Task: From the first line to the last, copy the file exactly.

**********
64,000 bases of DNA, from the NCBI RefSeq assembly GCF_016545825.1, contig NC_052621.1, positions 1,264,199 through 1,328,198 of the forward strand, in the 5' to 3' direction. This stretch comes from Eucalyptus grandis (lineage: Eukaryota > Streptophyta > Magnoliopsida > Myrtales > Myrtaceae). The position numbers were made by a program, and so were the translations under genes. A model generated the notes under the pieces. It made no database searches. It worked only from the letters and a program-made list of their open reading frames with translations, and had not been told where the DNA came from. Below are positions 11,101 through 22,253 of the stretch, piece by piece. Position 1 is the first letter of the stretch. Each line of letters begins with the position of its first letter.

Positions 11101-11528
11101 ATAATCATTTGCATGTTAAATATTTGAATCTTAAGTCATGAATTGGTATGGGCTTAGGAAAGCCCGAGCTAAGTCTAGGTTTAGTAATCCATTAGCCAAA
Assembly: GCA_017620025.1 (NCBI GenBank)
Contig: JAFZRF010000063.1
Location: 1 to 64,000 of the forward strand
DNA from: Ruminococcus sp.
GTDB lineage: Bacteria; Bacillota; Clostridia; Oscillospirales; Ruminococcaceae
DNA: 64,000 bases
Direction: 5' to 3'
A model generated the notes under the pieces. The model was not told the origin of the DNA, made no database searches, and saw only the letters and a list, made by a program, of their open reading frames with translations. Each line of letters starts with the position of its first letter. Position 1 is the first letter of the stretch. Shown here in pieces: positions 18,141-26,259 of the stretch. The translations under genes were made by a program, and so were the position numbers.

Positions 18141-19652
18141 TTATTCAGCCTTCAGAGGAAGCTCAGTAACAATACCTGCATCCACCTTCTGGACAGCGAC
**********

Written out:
64,000 bases of DNA, from the NCBI RefSeq assembly GCF_016545825.1, contig NC_052621.1, positions 1,264,199 through 1,328,198 of the forward strand, in the 5' to 3' direction. This stretch comes from Eucalyptus grandis (lineage: Eukaryota > Streptophyta > Magnoliopsida > Myrtales > Myrtaceae). The position numbers were made by a program, and so were the translations under genes. A model generated the notes under the pieces. It made no database searches. It worked only from the letters and a program-made list of their open reading frames with translations, and had not been told where the DNA came from. Below are positions 11,101 through 22,253 of the stretch, piece by piece. Position 1 is the first letter of the stretch. Each line of letters begins with the position of its first letter.

Positions 11101-11528
11101 ATAATCATTTGCATGTTAAATATTTGAATCTTAAGTCATGAATTGGTATGGGCTTAGGAAAGCCCGAGCTAAGTCTAGGTTTAGTAATCCATTAGCCAAA
Assembly: GCA_017620025.1 (NCBI GenBank)
Contig: JAFZRF010000063.1
Location: 1 to 64,000 of the forward strand
DNA from: Ruminococcus sp.
GTDB lineage: Bacteria; Bacillota; Clostridia; Oscillospirales; Ruminococcaceae
DNA: 64,000 bases
Direction: 5' to 3'
A model generated the notes under the pieces. The model was not told the origin of the DNA, made no database searches, and saw only the letters and a list, made by a program, of their open reading frames with translations. Each line of letters starts with the position of its first letter. Position 1 is the first letter of the stretch. Shown here in pieces: positions 18,141-26,259 of the stretch. The translations under genes were made by a program, and so were the position numbers.

Positions 18141-19652
18141 TTATTCAGCCTTCAGAGGAAGCTCAGTAACAATACCTGCATCCACCTTCTGGACAGCGAC